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German inflation picks up unexpectedly in June, state data suggest

BERLIN (Reuters) - German inflation probably accelerated in June, regional data suggested on Thursday, suggesting a solid upswing in the economy is pushing up price pressures as euro zone inflation moves closer to the European Central Bank’s target.

The data comes only days after ECB head Mario Draghi hinted that the bank’s asset-purchase program would become less accommodative going into 2018 as regional growth gains pace and inflation trends return following a period of falling prices.

In another sign of rising price pressures in the 19-member single currency bloc, Spanish consumer prices rose more than expected in June, preliminary figures showed on Thursday.

In the German state of Hesse, annual inflation rose to 1.9 percent in June from 1.7 percent in May, the data showed. It also edged up in Saxony, Brandenburg and Baden-Wuerttemberg while it remained stable in North Rhine-Westphalia and Bavaria.

The state readings, which are not harmonized to compare with other euro zone countries, will feed into nationwide inflation data due at 1200 GMT.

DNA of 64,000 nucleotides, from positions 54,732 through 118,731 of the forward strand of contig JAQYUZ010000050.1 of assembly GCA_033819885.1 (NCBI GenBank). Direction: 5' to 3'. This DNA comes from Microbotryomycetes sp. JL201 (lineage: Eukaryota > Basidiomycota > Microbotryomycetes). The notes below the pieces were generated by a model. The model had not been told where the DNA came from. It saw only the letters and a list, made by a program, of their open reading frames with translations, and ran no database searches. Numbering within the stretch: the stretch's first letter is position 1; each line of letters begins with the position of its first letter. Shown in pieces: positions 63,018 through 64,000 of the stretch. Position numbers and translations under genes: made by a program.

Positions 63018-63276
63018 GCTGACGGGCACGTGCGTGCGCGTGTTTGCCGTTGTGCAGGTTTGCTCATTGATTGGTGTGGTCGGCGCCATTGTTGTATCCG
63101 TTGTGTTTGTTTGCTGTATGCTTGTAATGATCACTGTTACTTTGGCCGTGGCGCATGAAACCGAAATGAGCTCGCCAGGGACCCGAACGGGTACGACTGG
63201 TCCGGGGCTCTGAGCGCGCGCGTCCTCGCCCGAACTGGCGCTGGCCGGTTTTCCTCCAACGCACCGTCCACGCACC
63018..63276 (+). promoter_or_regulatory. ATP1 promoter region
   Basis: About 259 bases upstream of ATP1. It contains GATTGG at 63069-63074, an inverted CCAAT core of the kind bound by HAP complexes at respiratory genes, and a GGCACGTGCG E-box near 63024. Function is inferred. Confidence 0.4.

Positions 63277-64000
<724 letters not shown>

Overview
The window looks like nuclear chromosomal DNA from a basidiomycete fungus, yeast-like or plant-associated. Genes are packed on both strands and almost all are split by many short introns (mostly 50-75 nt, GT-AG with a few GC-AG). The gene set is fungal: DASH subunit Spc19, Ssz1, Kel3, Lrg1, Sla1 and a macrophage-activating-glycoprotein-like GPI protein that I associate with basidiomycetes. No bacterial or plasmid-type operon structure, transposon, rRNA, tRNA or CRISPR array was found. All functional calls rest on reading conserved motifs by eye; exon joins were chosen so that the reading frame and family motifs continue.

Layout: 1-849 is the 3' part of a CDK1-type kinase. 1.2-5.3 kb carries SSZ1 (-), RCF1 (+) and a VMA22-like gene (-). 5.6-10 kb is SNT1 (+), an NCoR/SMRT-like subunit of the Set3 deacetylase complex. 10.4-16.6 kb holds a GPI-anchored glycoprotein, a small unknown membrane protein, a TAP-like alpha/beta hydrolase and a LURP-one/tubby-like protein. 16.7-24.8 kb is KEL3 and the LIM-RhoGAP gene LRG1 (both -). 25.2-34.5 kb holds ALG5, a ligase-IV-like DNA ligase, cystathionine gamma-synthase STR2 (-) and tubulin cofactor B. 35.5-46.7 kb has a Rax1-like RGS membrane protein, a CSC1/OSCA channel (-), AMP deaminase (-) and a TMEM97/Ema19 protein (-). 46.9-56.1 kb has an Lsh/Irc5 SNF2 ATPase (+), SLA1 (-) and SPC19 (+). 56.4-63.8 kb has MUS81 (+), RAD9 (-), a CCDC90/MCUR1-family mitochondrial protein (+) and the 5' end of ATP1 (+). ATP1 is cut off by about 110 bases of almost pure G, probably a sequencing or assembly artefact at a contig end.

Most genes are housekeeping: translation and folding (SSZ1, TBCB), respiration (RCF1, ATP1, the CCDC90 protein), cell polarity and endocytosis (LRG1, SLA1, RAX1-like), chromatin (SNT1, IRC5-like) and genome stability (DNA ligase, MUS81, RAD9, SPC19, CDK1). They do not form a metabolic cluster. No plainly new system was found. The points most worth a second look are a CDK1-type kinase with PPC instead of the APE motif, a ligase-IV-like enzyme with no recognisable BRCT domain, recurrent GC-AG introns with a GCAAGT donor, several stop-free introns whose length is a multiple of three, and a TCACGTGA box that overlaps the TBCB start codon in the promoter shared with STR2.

A Reuters poll conducted before the release of the regional data suggested EU-harmonized consumer price inflation fell to 1.3 percent in June from 1.4 percent in May.

Capital Economics analyst Jennifer McKeown said the state readings now suggested that German inflation edged up in June to 1.5 percent, adding that price pressure would rise further in the coming months due to the robust German labor market.

“This will offer some comfort to the ECB, which has stressed that a sustained increase in underlying inflation is a key condition for policy normalization to begin,” she added.

Reporting by Michael Nienaber in Berlin Editing by Jeremy Gaunt